59
Landau, S., Department of Natural Resources and Agronomy, Agricultural Research Organization, Volcani Center, P.O. Box 6, Bet Dagan 50250, Israel
Glasser, T., Department of Natural Resources and Agronomy, Agricultural Research Organization, Volcani Center, P.O. Box 6, Bet Dagan 50250, Israel
Muklada, H., Department of Natural Resources and Agronomy, Agricultural Research Organization, Volcani Center, P.O. Box 6, Bet Dagan 50250, Israel
Dvash, L., Department of Natural Resources and Agronomy, Agricultural Research Organization, Volcani Center, P.O. Box 6, Bet Dagan 50250, Israel
Perevolotsky, A., Department of Natural Resources and Agronomy, Agricultural Research Organization, Volcani Center, P.O. Box 6, Bet Dagan 50250, Israel
Ungar, E.D., Department of Natural Resources and Agronomy, Agricultural Research Organization, Volcani Center, P.O. Box 6, Bet Dagan 50250, Israel
Walker, J.W., Texas Agricultural Experiment Station, 7887 U.S. Hwy 87 N, San Angelo, TX 76901, United States
Fecal NIRS prediction of dietary protein percentage and in vitro dry matter digestibility in diets ingested by goats in Mediterranean scrubland
A method to elucidate the nutritional value of goats' diets in ligneous environments is needed. Near infrared spectroscopy (NIRS) can be applied to fecal material to establish statistical relationships between the reflectance of fecal samples in the near infrared region and the diets consumed. We tested fecal NIRS for the prediction of dietary crude protein content (CP) and in vitro dry matter digestibility (DMD) in Damascus goats browsing Mediterranean scrubland dominated by Pistacia lentiscus and Phyllirea latifolia. Two datasets consisting of pairs of feces and dietary data were used; for the first (n = 151), goats were hand-fed different ratios of legume hay and concentrate (n = 60), or combinations of three browse species and concentrate (n = 91), while for the second (n = 153), data were collected during 10 observation days with grazing goats. On these days, pairs of dietary information and feces were derived from one observed goat but feces were also sampled from 12 to 15 resident goats grazing in the same paddock. Each dataset served for the validation of NIRS equations established with the other. For CP, in dataset 1, the values of R 2 for calibration were 0.98 (all data) and 0.90 (only browse) and the standard error of cross validation (SECV, internal validation) was 0.50%. When samples from dataset 2 were used for external validation, R 2 varied between 0.55 (all goats) and 0.85 (observed goats) and the standard error of prediction (SEP, external validation) was 2.2 and 1.6% in the same order. Using dataset 1, we determined that the condition for 95% confidence that two goats ate the same diet was a Mahalanobis distance (H) of less than 0.5 between their fecal spectra. Using dataset 2, the values of R 2 for calibration varied between 0.90 (all goats) and 0.92 (only observed goats and residents with H < 0.5 from their fecal spectra) and SECV was approximately 0.50%. When samples from dataset 1 were used for external validation, R 2 was 0.47 (calibrations with all goats) and 0.50 (only observed goats and resident goats with H < 0.5 from the observed goats), and SEP varied between 0.8 and 1.2% in the same order. Lower R 2 and accuracy were found for in vitro DMD than those for CP. A dataset containing feces and dietary information from observed goats seems to be accurate and cost-effective to implement fecal NIRS determination of dietary CP and DM digestibility in grazing goats. © 2005 Elsevier B.V. All rights reserved.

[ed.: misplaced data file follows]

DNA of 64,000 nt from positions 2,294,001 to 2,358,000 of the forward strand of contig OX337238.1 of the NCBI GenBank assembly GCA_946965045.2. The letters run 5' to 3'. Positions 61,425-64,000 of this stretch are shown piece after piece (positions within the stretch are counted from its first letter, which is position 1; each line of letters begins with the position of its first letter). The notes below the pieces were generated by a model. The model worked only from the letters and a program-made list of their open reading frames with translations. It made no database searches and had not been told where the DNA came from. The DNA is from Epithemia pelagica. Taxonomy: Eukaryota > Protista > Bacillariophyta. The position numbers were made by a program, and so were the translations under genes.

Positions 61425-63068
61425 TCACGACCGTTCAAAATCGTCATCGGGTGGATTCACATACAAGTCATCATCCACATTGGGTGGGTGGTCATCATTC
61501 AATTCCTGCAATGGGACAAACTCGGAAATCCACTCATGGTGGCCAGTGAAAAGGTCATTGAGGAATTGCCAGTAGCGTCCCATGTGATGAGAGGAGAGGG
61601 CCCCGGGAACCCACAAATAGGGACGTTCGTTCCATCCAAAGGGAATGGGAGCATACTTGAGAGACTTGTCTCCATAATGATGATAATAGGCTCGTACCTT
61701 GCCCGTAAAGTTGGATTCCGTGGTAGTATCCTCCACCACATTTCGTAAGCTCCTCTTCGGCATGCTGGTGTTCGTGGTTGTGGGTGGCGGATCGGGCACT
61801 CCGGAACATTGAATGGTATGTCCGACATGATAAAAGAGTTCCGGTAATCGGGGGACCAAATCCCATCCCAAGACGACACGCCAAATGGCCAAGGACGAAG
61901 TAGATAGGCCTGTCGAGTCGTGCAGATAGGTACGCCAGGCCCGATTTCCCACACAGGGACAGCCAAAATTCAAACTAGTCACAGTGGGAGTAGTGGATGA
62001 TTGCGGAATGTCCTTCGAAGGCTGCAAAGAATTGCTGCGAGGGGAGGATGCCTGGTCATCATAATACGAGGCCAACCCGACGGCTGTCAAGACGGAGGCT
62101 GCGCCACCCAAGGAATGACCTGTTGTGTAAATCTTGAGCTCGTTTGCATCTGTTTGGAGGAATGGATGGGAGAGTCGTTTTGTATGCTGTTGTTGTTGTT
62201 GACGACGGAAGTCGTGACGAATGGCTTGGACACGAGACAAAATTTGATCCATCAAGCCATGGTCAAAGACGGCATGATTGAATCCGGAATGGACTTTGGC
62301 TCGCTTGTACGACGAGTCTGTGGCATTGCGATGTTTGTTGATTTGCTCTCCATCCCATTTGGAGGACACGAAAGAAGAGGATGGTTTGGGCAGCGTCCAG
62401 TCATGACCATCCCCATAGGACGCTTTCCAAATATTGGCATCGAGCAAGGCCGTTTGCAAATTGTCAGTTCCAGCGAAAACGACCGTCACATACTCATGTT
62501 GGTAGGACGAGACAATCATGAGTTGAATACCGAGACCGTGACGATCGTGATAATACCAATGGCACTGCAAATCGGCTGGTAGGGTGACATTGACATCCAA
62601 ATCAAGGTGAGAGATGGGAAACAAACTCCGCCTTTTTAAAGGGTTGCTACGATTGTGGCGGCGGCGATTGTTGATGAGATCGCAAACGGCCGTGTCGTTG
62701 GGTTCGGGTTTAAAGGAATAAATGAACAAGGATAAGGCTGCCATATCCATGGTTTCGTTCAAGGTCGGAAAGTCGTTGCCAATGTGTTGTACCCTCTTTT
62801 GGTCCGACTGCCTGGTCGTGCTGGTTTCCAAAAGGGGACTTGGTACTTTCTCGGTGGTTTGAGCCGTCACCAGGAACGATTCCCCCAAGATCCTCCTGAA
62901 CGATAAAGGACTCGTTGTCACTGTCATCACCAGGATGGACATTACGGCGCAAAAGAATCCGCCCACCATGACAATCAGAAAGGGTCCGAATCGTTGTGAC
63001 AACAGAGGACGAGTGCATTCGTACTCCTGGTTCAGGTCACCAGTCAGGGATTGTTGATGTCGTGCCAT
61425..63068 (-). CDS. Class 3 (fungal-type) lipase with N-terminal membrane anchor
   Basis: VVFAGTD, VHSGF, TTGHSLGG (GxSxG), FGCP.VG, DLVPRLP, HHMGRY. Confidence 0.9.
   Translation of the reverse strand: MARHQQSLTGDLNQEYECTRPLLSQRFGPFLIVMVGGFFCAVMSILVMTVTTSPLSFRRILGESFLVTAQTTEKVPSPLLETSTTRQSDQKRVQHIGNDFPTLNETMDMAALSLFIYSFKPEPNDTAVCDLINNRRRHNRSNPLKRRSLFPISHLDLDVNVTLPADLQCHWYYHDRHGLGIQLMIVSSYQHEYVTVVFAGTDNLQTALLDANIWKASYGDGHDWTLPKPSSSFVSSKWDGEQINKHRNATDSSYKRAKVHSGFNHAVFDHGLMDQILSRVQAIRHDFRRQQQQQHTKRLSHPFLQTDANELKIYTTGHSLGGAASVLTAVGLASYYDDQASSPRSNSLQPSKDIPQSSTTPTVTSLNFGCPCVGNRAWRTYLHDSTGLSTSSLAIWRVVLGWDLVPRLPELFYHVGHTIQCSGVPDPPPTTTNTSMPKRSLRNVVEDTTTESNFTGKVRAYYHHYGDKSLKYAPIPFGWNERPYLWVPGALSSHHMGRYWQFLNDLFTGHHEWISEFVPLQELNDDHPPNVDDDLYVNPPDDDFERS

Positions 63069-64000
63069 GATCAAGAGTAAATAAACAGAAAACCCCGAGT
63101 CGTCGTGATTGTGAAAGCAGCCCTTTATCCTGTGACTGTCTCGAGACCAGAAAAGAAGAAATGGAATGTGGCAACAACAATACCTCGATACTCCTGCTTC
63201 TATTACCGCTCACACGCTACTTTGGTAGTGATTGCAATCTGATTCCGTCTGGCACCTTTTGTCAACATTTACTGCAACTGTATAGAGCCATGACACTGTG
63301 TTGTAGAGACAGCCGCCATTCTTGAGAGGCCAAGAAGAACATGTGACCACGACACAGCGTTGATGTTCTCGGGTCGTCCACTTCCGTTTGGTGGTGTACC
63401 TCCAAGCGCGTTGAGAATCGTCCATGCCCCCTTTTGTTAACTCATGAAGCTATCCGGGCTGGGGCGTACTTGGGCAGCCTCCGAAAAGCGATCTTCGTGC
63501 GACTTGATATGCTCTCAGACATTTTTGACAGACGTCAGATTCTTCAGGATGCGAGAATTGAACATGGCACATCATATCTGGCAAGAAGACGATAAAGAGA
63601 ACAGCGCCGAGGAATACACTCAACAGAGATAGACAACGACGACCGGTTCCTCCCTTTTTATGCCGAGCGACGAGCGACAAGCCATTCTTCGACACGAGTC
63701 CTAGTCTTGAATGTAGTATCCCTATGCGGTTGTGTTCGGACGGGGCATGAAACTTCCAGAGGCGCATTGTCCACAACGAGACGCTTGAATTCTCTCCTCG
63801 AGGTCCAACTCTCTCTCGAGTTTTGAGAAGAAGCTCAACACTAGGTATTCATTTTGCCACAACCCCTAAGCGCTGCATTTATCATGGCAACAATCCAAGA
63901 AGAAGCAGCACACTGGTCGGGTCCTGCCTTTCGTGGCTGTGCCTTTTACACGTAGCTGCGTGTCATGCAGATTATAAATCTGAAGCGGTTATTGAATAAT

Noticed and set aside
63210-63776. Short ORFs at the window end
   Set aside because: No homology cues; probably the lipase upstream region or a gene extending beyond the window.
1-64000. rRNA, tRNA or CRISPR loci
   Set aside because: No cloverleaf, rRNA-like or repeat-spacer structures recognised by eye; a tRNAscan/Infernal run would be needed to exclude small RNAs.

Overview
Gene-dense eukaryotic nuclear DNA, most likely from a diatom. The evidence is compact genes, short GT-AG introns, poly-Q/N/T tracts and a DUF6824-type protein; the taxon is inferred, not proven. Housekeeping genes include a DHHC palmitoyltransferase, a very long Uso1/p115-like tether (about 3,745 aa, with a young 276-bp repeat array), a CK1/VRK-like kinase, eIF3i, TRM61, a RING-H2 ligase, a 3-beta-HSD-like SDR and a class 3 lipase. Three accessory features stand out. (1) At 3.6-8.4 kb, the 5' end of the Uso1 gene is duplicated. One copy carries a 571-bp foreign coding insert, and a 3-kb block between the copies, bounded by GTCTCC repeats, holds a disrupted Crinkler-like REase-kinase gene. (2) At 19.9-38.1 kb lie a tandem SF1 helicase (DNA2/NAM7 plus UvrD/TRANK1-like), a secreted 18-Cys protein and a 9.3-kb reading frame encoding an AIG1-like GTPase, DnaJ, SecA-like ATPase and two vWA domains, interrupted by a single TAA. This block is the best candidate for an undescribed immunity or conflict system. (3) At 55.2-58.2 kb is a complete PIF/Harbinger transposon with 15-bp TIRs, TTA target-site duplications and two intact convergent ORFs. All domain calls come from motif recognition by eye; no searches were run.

Scientific Publication